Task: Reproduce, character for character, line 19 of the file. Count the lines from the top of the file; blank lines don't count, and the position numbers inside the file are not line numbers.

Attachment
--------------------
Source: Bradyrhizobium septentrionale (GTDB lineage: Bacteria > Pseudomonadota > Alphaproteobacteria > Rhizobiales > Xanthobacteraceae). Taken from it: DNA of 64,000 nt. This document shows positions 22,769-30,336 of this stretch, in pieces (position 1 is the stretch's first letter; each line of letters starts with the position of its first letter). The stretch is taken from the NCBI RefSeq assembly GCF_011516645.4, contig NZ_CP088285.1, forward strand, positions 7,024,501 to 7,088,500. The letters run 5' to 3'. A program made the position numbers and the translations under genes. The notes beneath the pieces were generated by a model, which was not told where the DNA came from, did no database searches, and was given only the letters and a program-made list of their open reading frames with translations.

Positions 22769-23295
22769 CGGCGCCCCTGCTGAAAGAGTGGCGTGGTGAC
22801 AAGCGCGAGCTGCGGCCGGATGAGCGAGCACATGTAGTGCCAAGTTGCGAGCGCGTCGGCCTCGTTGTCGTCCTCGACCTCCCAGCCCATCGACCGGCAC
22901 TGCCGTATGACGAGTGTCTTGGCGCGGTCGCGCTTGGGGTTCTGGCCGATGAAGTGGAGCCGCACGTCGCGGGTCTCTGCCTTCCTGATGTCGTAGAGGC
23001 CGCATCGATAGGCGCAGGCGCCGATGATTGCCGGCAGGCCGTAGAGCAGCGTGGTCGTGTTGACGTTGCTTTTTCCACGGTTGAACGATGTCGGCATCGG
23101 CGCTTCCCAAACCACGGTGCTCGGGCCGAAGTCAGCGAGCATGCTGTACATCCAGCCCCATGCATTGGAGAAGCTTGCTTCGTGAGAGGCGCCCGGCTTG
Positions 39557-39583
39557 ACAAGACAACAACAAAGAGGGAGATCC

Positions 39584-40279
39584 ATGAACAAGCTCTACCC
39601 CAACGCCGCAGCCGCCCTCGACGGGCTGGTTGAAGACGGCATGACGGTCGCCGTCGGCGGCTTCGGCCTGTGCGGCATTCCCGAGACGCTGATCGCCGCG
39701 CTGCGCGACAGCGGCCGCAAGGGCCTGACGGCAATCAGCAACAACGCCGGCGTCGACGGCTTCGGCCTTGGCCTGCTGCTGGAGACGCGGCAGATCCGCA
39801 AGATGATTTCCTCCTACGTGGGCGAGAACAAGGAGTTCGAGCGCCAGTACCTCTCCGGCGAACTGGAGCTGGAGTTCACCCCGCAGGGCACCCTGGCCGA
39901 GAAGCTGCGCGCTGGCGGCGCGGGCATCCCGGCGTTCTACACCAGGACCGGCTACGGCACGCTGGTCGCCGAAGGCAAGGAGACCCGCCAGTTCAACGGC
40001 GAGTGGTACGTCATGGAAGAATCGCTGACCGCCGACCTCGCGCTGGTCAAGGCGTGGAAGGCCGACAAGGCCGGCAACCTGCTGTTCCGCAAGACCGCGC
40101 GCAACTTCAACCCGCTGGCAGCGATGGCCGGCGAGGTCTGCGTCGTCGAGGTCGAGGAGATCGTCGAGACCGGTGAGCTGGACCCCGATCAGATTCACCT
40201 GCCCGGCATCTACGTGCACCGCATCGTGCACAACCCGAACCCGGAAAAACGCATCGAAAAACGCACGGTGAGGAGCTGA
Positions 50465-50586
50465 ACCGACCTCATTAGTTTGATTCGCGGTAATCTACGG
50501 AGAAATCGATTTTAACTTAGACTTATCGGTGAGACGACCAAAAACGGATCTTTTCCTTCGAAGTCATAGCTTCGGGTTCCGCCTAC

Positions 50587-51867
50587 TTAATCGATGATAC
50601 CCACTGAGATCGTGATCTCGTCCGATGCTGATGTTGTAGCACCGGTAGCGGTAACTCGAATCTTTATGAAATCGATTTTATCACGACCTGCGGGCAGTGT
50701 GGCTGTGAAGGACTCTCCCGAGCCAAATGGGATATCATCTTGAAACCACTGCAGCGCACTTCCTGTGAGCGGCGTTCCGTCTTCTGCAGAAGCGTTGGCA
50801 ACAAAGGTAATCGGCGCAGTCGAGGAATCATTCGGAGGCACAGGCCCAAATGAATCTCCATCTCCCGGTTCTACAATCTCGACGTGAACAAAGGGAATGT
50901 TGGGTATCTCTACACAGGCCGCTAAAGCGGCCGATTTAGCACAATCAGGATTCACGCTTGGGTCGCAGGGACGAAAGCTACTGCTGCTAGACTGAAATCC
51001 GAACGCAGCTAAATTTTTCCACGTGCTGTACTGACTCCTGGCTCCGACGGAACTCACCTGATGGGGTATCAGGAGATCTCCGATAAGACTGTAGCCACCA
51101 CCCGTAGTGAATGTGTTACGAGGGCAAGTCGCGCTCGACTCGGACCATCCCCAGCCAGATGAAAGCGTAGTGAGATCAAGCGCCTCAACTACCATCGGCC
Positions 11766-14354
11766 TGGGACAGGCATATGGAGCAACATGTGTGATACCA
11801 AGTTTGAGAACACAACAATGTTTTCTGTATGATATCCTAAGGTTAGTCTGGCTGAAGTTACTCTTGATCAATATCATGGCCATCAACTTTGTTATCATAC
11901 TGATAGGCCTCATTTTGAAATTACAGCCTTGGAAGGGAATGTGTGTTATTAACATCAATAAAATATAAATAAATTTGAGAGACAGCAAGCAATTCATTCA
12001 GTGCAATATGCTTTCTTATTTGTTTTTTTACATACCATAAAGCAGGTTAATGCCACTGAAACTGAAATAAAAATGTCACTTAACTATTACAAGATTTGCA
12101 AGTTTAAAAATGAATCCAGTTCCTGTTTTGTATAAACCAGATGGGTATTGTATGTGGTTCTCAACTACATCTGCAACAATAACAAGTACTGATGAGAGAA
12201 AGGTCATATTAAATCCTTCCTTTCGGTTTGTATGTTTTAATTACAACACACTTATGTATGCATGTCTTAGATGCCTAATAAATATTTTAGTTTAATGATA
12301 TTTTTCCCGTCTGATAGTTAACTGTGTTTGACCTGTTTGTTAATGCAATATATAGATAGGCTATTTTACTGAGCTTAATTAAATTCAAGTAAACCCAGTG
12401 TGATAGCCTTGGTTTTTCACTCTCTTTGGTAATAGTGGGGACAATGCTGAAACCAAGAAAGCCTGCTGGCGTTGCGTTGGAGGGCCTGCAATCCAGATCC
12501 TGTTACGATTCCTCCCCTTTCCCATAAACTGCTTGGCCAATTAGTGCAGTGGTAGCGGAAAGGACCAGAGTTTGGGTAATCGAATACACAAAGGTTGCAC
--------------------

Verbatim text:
Positions 50465-50586